I saw many films of note at the Spectrum - but the highlight that most demonstrated the uniqueness of that theater was seeing Jurassic Park on opening night. DTS was new, and that film utilized digital sound in a way that’d never been done before. As the T-Rex stomped, and the pools of water vibrated, the tension in the house was palpable. This metamorphosis of the analog sound era to digital was a transformative moment - moviegoing would never be the same after.
I have many important film memories at that location. I saw Back to the Future III there on release night (as part of a marathon of the entire trilogy) with a packed house. I saw Schindler’s List on its first screening on a mid-day afternoon, with about four other people. The Spectrum was where I saw Stanley Kubrick’s last film and a good friend of mine turned, as I was absorbing the totality of the moment as the final credits began to roll, and my friend said: “the last word ever said in a Kubrick film is fuck!” I saw Casino during my time as a critic for the University of Houston school newspaper and stood on the steps outside in a crisp night, clutching a souvenir poker chip, filled with disappointment - perhaps learning for the first time about getting too overhyped and seeing one of my cinematic heroes underdeliver.
The Spectrum was located next to my favorite burger joint in Houston - Beck’s Prime - and it formed the foundation of what has since become my tradition for any heavily-anticipated film: a trip to Beck’s followed by the opening night movie.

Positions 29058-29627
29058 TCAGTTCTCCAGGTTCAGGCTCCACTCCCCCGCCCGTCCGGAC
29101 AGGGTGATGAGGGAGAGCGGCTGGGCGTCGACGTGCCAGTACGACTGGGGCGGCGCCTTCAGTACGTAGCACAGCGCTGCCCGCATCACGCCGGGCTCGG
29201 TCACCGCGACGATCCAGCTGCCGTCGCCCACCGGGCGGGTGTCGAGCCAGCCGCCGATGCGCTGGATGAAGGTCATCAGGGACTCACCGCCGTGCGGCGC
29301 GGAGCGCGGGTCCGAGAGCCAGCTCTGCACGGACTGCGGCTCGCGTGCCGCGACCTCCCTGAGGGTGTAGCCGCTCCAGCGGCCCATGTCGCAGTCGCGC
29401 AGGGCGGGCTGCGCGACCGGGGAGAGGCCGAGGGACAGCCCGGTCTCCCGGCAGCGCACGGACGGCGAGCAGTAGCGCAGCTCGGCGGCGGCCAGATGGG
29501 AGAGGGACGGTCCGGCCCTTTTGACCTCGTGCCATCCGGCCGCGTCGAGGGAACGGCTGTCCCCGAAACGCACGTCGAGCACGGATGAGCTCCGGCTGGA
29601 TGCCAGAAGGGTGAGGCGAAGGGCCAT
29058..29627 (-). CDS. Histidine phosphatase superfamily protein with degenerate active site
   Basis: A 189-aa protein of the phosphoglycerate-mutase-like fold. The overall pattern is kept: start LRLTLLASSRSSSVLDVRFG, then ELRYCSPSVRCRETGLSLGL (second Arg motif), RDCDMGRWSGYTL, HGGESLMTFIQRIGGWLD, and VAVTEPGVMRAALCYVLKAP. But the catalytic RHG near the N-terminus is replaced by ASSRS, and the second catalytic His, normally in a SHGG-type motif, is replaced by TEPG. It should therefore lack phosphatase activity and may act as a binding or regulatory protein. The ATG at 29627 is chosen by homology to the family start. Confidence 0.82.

Landmark River Oaks
The River Oaks Theater in Houston was built in 1939 - an art deco classic theater, the old-timey kind with an enormous screen with a large balcony upstairs. In the mid-1980s, the balcony was turned into two smaller theaters, bringing it to a three-screen capacity.
It has been the anchor for art-house cinema in Houston for decades. During the ‘90s, there was a glorious period where they’d expanded into two other unique locations (the Saks and Greenway) - but eventually receded back into the one location. In addition to being the home base for period pictures, indies, classics, and foreign films, on the weekends it often screens Rocky Horror and an assortment of cult Midnight Movie fare.